INDIANAPOLIS (WISH) — The moon will pass through parts of Earth’s shadow this weekend, providing some extra beauty in the skies July 4 night.
Late Saturday night, the eclipse will be visible for much of the western hemisphere, including all of North and South America. With dry conditions and relatively clear skies in the forecast for Saturday night across central Indiana, viewing conditions should be excellent.
This won’t be a full lunar eclipse. This is called a “penumbral” lunar eclipse. The difference between penumbral and total or partial eclipses is that the Earth’s outermost shadow or the penumbra falls on the face of the Moon. This makes for a more subtle shadow over the moon compared to a sharp shadow during a partial eclipse, making it a bit more difficult to observe.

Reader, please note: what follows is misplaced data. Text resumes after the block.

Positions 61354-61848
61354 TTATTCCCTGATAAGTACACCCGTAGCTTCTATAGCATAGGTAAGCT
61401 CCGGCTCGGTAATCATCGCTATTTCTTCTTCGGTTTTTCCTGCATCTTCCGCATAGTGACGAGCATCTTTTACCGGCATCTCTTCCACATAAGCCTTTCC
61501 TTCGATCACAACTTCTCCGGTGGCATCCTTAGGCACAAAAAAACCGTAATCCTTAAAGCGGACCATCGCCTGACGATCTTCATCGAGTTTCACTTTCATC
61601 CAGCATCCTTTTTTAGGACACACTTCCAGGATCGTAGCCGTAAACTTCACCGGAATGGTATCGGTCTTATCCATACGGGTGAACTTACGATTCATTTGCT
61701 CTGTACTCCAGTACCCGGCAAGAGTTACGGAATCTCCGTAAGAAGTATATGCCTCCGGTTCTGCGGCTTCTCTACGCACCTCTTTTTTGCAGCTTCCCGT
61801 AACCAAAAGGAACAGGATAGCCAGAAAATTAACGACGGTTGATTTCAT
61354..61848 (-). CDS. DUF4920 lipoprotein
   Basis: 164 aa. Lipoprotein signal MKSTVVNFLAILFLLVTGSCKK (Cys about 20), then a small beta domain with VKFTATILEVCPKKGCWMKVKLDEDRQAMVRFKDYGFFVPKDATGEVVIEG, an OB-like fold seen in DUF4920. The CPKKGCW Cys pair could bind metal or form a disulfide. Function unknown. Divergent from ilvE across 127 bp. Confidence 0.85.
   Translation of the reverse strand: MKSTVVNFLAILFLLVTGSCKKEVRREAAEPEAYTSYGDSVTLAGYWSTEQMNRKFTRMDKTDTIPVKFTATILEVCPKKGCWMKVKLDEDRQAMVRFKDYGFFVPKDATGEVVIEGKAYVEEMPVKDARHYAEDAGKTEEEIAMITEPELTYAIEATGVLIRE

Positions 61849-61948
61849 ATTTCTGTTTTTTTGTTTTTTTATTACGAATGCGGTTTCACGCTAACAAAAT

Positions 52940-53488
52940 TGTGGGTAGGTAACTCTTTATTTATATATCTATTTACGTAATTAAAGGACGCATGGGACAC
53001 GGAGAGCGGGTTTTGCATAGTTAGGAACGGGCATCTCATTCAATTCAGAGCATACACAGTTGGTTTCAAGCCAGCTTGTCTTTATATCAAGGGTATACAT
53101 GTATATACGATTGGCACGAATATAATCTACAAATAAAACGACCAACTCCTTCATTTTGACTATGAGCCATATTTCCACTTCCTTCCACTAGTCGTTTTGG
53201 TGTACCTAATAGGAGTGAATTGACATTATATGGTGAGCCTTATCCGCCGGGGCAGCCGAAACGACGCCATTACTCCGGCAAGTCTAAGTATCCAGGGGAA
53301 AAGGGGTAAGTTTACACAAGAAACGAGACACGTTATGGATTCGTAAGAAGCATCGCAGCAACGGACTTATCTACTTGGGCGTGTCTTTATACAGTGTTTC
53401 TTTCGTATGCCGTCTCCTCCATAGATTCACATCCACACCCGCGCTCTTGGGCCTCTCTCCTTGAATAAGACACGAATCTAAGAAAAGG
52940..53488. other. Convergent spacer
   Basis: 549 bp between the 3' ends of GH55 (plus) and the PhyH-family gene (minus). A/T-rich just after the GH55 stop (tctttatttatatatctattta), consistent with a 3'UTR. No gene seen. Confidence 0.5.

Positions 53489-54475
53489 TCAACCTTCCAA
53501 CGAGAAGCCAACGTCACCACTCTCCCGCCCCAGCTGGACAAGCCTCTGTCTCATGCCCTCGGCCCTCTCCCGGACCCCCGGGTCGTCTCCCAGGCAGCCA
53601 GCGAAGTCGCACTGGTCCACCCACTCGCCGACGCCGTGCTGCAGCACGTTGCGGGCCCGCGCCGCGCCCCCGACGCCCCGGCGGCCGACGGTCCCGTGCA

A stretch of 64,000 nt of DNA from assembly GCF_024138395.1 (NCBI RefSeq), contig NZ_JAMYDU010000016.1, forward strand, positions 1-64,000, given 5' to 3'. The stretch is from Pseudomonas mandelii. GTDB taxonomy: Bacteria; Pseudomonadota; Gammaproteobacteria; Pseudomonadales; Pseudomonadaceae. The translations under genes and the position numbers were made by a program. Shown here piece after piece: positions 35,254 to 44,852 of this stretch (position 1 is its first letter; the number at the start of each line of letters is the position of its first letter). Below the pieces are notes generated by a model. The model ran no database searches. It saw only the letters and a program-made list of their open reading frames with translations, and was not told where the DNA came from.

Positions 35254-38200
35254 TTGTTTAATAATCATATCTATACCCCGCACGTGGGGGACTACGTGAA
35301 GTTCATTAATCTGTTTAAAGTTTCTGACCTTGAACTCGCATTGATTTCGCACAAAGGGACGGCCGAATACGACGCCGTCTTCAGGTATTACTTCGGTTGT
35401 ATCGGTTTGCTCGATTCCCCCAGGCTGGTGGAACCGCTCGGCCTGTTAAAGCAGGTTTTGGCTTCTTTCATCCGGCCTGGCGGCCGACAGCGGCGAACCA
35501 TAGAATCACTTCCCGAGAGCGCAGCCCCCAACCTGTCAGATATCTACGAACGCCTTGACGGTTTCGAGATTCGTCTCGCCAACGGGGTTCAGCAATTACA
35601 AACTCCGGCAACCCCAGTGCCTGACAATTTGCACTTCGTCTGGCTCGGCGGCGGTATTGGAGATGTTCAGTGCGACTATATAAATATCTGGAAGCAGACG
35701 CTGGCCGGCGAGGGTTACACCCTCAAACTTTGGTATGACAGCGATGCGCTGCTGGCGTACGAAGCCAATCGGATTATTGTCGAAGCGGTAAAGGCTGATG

Those that wish to take a peek at this event should look between the hours of 11:00 PM EDT Saturday, July 4 to 1:50 AM EDT Sunday, July 5, with the peak viewing around 12:30 AM EDT.
This is the first lunar eclipse since 2019. The next eclipse will also be a penumbral eclipse, slated for November.